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Arts and Entertainment

'Sh*t People Say To Women Directors' Highlights Hollywood Sexism

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It's certainly no secret that there's rampant sexism in the Hollywood industry. We've all seen the staggeringly low figures of women being hired in directorial roles in film and TV, Maggie Gyllenhaal being told she's had her last f*ckable day at 37, and the whole Cannes Film Festival #shoegate fiasco where women were turned away for wearing flats (gasp!) to the red carpet. But there's a blog that highlights the appalling and horrific comments women in the industry have to endure on a daily basis—and it really paints a solid picture of everything wrong with the status quo. It might make you want to flip a table and punch a wall, too.Shit People Say To Women Directors (SPSTWD) launched on April 22, and has since had a fervent following. The anonymous group behind the Tumblr call their blog a "collective diary for women" where they have people anonymously share their "personal accounts of absurd, offensive, threatening, or downright fucked-up 'shit' people have said to you while working in the film business." While it's a blog about women, even men will tell stories of the ridiculously horrible ways they've seen women treated on set.

There are stories about how women are told their breasts are distracting, how people will continuously ask female directors to their faces who the director is even though they know the answer, and then there are the sex jokes. A female director was asked by a male agent, "How did you get so far so fast, besides the fact that you give good head?" A male writer on a major TV series told a woman, "You are a terrible assistant, why don't you go back to working in porn where you belong?" Another woman was asked by a film festival director in front of her husband, "How do you feel about not being there for your daughter, you know as a mother, when you are working on a film?" She pointed out that he never asked her husband how he handled his work-life balance as a co-parent.

The people behind SPSTWD told Vanity Fair that they started the blog as a "place to vent," but it's since grown into something much more. "Many women are inspired, rather than deterred by the stories on the site. . . . If you want to become a director, but these stories are scaring you, become a director anyway. Ignore the bullshit and keep working. And start hiring women whenever possible."

They told IndieWire that they're keeping the personal accounts on the blog anonymous for good reason:

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Women have been cowed into silence over these issues for fear of being further shut out, marginalized and denied networking opportunities after being labeled "whistle blowers" or "difficult." We’ve watched this happen to director Lexi Alexander and screenwriter Julie Bush when they published their respective exposes on sexism in the film business. Very few of their peers spoke up and supported them for the same reasons. Predictably, they were attacked by people who accused them of being "man-hating feminists" and "trouble makers," among other things. We knew that virtually no one - save for brave souls like Alexander and Bush - would participate openly. The fear of retaliation is severe. In fact one woman submitted to the Tumblr anonymously and then sent another one saying that even though her name wasn’t attached she feared someone would figure out who she was. Protecting the identities of the people who chose to participate was paramount, that so individuals could speak openly about these issues.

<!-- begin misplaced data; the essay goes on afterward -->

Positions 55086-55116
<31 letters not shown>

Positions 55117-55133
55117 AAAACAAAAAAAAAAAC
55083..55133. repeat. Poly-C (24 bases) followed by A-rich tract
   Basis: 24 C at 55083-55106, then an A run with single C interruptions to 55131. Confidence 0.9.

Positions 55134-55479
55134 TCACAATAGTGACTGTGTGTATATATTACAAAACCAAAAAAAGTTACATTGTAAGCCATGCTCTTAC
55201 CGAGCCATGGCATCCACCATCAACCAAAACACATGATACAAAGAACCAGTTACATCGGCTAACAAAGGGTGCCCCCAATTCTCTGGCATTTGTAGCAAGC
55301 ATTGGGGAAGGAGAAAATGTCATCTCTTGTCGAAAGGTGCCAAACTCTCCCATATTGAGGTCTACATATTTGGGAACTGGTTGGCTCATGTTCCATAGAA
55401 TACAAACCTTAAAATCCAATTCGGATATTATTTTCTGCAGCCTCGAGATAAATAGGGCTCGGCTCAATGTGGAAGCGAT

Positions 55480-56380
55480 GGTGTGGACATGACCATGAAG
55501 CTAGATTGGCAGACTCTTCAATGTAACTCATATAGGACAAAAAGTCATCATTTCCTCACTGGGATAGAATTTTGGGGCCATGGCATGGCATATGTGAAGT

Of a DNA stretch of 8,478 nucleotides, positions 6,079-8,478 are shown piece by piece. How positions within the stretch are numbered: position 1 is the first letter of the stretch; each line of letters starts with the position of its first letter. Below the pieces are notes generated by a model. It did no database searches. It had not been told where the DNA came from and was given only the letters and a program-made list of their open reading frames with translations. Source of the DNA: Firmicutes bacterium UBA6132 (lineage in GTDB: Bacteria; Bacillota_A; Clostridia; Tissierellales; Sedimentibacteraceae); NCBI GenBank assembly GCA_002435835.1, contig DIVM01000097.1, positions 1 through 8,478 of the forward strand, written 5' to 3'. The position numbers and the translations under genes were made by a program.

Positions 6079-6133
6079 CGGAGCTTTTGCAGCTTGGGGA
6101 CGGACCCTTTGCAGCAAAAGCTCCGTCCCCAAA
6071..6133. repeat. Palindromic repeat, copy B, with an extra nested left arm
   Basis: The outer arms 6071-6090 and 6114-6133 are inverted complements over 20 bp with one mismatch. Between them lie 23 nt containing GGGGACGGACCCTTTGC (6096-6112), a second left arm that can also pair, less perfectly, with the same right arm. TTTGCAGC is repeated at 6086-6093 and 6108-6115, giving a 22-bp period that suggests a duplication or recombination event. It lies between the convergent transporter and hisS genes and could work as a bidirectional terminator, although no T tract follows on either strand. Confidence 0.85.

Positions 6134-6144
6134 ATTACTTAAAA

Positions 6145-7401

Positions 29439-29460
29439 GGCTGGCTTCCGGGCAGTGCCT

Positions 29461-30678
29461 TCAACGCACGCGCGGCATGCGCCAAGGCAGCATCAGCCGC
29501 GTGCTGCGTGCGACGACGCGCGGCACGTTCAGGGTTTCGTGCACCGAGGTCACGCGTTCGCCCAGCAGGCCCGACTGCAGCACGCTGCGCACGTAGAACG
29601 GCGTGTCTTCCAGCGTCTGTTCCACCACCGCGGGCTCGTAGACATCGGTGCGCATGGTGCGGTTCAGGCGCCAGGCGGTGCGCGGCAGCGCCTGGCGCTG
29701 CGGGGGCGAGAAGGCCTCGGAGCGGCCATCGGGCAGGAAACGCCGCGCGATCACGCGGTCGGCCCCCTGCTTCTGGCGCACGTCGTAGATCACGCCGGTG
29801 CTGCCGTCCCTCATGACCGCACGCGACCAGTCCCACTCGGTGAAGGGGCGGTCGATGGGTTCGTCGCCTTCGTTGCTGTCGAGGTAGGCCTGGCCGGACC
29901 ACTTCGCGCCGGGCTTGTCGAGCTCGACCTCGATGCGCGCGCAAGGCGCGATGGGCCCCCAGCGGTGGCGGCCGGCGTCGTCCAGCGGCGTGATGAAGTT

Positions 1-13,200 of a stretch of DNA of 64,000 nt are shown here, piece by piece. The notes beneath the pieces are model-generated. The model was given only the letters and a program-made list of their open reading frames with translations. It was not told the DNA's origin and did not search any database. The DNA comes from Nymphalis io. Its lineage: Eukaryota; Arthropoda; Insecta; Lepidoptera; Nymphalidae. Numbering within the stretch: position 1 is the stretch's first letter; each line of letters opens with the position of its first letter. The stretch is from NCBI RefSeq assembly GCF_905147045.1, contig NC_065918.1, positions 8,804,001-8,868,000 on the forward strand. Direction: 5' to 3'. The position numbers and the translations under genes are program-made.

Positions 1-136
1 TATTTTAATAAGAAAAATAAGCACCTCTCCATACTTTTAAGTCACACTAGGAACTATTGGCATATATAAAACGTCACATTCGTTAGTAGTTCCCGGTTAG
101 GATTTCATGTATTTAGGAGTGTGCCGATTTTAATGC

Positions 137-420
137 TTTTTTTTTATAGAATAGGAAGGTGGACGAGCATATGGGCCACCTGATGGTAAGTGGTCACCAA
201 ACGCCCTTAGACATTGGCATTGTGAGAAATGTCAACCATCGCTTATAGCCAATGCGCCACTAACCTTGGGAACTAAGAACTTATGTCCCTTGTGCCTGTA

SPSTWD isn't the only one making a statement about gender inequality in Hollywood. Earlier this month, the A.C.L.U. of Southern California asked state and federal agencies to investigate Hollywood's major studios, networks and talent agencies for discrimination in hiring women as directors. A University of Southern California study found that of the top-grossing 100 films from 2013 and 2014, just 1.9 percent were directed by women. The Directors Guild of America discovered in another story that of the TV episodes broadcast in 2013 and 2014, only 14 percent were directed by women.

Not everyone thinks that SPSTWD will have a major effect on the depressing figures of female directors in Hollywood. Dr. Martha M Laurzen, executive director of the Center for the Study of Women in Television and Film told the Guardian: "My impression is that any industry with such heavily skewed gender ratios is unlikely to be cowed by this sort of public outing. That said, I do think the remarks on the blog add personal testimony to the substantial quantitative evidence indicting the mainstream film industry for its steadfast sexism."

However, SPSTWD has grown into something more. The creators of the blog told Vanity Fair that they've already received a year's worth of posts. Other women have sent them requests asking them if they could start sister blogs that highlight the inequalities they're facing in other industries, from technology to music.

Here's a sampling of some of the posts, which come in the form of quotes, short stories and gifs:

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